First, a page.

Baseline blood Pb concentrations in black-necked stilts on the upper Texas coast

Thomas V. Riecke, Warren C. Conway, David A. Haukos, Jena A. Moon, Christopher E. Comer

Research output: Contribution to journalArticlepeer-review

7 Scopus citations


There are no known biological requirements for lead (Pb), and elevated Pb levels in birds can cause a variety of sub-lethal effects and mortality. Historic and current levels of Pb in mottled ducks (Anas fulvigula) suggest that environmental sources of Pb remain available on the upper Texas coast. Because of potential risks of Pb exposure among coexisting marsh birds, black-necked stilt (Himantopus mexicanus) blood Pb concentrations were measured during the breeding season. Almost 80 % (n = 120) of 152 sampled stilts exceeded the background threshold (>20 μg/dL) for Pb exposure. However, blood Pb concentrations did not vary by age or gender, and toxic or potentially lethal concentrations were rare (<5 %). Consistent, low-level blood Pb concentrations of black-necked stilts in this study suggest the presence of readily bioavailable sources of Pb, although potential impacts on local stilt populations remain unclear.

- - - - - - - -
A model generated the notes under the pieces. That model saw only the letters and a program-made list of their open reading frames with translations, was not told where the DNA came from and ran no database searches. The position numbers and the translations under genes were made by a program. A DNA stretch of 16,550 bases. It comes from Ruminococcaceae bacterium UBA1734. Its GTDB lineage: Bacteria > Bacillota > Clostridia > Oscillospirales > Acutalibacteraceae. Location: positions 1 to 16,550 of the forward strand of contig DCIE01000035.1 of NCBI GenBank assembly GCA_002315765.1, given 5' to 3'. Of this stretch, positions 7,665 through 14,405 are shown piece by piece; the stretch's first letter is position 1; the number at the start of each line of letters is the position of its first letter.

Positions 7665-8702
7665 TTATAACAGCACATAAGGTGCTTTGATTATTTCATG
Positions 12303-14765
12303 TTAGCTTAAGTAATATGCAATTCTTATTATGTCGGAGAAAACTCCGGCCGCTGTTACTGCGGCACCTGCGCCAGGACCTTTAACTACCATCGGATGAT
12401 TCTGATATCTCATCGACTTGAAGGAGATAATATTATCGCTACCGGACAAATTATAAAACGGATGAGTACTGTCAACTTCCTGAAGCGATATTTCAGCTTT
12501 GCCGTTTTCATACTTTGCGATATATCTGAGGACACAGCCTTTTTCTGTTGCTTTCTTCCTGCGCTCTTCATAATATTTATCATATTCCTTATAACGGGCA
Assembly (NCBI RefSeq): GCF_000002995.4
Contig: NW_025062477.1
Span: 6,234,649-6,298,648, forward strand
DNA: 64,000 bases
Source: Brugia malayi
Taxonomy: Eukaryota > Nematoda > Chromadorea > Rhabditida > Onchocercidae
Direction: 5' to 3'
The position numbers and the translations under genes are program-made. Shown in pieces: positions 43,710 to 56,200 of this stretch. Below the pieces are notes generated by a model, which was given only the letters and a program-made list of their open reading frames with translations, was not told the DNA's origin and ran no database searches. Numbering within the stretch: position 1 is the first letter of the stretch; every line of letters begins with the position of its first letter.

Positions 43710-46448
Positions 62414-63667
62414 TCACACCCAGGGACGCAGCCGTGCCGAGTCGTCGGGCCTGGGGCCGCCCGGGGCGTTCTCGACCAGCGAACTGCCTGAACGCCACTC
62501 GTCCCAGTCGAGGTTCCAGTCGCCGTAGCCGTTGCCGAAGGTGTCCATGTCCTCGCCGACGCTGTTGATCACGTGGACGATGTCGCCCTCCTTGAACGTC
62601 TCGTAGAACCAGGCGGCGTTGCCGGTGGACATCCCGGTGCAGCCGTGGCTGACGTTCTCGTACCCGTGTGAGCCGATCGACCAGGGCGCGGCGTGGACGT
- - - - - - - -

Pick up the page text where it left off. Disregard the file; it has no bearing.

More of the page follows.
Original languageEnglish
Pages (from-to)465-469
Number of pages5
JournalBulletin of Environmental Contamination and Toxicology
Issue number4
StatePublished - Oct 26 2015


  • Black-necked stilt
  • Blood
  • Himantopus mexicanus
  • Lead concentration
  • Lead toxicity
  • Texas coast


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